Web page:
But some of it is fully funded by the government. So it depends on the size of the organization, and the particular recommendations that are made as to what that cost might be to an employer, but certainly for coaching and training that is fully funded. So it's well worth making an application, if you believe that you may have ADHD or any other disability that would benefit from additional support in the workplace. And you can also apply as someone who's self employed as well. So you don't have to be in an employee's job, you can also apply yourself employed.

Fay Wallis:

It's absolutely brilliant for everyone to get to hear about that. Julie, is it something that was really time consuming or difficult to access?

Julie White:

For me, it perhaps wasn't again, flagging on my strengths, because I've had some experience on both sides of it in my HR roles. But it is a simple case of going on the government website, filling out a form, and then they will contact you and ask you plenty of questions. But if you need some additional support for doing that there are organizations out there that can help support you through that application process.

Julie White:

So do seek those out as well if you're finding it difficult to fill out the forms because that can also so with it with ADHD, you can procrastinate overdoing it, and it can take some time. So it's important to do it sooner rather than later because it's a process. So it's but it's not particularly difficult or onerous to fill out. It's a short form, and then take it from there.

Fay Wallis:

Well, that is brilliant to hear. And you've shared so many fantastic resources and tips with us already. can I possibly start to wrap things up by asking you to share one more thing with us? Is that a nonfiction book recommendation that you have for us all, the question that I ask every guest who comes on the show?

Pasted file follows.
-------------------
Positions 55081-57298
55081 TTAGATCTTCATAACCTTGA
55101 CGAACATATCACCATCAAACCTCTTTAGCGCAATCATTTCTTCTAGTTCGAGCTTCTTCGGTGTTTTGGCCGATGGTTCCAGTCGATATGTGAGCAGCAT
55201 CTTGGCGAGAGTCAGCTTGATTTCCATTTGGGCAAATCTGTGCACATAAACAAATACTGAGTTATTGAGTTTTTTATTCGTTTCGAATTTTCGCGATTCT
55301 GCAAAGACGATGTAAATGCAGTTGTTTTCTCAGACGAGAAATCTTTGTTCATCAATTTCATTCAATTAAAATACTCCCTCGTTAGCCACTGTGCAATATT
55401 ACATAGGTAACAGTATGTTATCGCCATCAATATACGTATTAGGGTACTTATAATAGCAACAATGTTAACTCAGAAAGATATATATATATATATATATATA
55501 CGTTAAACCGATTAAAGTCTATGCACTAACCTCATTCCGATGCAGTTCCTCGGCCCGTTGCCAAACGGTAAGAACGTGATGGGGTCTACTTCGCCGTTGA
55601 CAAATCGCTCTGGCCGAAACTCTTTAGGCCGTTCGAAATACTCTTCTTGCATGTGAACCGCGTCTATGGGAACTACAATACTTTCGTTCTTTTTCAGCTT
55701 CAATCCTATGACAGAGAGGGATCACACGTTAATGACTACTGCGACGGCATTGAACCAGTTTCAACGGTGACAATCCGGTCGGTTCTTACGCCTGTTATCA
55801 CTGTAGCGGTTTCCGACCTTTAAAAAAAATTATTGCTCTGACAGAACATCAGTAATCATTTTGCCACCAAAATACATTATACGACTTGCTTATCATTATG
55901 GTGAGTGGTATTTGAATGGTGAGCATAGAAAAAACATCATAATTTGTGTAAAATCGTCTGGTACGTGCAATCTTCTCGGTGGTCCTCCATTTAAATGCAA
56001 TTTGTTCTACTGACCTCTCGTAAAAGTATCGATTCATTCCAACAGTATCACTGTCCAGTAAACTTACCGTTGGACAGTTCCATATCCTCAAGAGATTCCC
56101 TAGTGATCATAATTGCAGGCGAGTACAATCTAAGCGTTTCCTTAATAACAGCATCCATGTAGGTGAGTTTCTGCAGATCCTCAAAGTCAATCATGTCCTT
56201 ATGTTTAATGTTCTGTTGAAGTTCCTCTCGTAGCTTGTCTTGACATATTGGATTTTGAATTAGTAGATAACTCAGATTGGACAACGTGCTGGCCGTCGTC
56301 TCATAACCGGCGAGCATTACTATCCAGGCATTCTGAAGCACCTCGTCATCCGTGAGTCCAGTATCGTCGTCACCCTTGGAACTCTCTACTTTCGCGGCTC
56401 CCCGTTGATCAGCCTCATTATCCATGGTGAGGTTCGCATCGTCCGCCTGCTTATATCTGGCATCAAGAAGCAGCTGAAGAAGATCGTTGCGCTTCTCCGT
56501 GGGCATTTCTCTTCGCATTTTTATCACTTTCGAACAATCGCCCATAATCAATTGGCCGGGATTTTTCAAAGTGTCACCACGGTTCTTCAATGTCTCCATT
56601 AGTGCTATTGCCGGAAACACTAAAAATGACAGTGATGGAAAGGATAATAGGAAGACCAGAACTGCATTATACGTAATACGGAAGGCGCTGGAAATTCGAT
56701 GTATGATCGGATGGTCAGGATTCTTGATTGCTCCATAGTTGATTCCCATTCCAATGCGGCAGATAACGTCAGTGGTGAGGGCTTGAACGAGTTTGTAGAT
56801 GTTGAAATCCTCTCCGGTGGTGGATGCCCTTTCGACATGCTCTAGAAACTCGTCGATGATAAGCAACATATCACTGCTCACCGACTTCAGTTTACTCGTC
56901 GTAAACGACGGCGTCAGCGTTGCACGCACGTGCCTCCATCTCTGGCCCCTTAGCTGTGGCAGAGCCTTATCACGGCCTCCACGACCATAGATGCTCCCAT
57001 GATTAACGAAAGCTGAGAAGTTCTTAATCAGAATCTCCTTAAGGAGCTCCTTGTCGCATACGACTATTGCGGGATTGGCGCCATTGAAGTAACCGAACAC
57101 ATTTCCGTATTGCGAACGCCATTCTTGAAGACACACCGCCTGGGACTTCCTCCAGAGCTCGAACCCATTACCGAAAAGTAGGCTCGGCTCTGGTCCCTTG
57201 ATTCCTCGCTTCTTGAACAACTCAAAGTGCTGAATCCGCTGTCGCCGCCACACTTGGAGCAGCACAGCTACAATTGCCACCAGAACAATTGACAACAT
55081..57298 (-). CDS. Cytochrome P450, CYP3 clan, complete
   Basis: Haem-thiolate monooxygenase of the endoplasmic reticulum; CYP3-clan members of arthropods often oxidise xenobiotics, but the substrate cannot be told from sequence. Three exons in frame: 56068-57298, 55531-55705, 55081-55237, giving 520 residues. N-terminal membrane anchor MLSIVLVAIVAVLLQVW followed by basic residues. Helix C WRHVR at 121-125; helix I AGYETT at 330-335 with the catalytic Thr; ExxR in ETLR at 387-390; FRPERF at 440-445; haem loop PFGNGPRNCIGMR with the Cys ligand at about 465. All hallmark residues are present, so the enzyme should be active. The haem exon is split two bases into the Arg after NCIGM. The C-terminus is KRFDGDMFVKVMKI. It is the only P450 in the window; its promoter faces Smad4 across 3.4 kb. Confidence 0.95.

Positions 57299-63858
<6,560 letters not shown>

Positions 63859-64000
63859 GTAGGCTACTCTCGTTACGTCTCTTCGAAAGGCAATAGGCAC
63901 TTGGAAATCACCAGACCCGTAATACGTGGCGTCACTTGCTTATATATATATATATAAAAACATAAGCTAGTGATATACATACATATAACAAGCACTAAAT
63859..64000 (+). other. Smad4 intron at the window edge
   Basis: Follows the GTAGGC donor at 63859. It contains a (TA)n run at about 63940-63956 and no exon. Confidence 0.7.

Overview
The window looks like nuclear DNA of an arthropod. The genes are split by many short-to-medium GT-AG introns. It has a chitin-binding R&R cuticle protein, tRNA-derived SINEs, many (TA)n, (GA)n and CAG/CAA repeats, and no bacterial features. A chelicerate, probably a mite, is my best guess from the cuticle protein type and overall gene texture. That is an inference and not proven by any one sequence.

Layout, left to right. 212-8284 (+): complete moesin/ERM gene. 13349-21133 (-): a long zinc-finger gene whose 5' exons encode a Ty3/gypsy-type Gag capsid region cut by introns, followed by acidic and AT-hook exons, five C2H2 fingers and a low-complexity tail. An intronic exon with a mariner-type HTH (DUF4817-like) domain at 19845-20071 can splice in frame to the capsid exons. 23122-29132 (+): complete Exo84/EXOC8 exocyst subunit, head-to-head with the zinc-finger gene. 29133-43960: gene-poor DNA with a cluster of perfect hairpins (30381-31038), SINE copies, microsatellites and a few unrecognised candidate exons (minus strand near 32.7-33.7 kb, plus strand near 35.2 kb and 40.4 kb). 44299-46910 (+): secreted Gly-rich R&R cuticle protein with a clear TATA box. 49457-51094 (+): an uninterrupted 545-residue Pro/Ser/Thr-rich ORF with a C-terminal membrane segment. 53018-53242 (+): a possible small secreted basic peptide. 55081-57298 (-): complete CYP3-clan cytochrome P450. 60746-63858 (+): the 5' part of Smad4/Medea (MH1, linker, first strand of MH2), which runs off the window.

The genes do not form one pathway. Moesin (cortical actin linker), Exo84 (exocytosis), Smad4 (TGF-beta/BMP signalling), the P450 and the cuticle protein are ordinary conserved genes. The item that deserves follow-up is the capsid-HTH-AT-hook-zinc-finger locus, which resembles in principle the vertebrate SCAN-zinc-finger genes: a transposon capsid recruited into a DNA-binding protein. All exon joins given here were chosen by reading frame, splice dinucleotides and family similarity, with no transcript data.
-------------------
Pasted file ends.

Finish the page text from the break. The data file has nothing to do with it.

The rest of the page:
Julie White:

Yes, there is. There's one particular book that I would like to share. And that's called the Bullet Journal Method. And it's by a gentleman called Ryder Carroll. It's an American guy. And he created the bullet journal method. And it's really fundamentally it is using bullet points and other bullet signifiers in a journal to to note down everything that you need to do. It's about tracking your past, ordering your present and planning your future is the kind of that the overview of what the books called. And it's very much that and I've used the bullet journal method to help organize the things I need to do.

Julie White:

And there's a couple of things that particularly about it in that you're physically writing it down, which helps your brain connect to what it is that you're writing. By doing that, and then crossing things off a list. Everyone likes to cross things off a to do list, or what I like to call a to die list because I'm one of those that writes things down. I've already done just so that I can cross them off. But recognizing as well, there's a process of migration where you might not have completed the tasks that you've written down to do. So recognizing then that you're migrating a task. Are you putting it off? What's the reason why or is it that it's not important?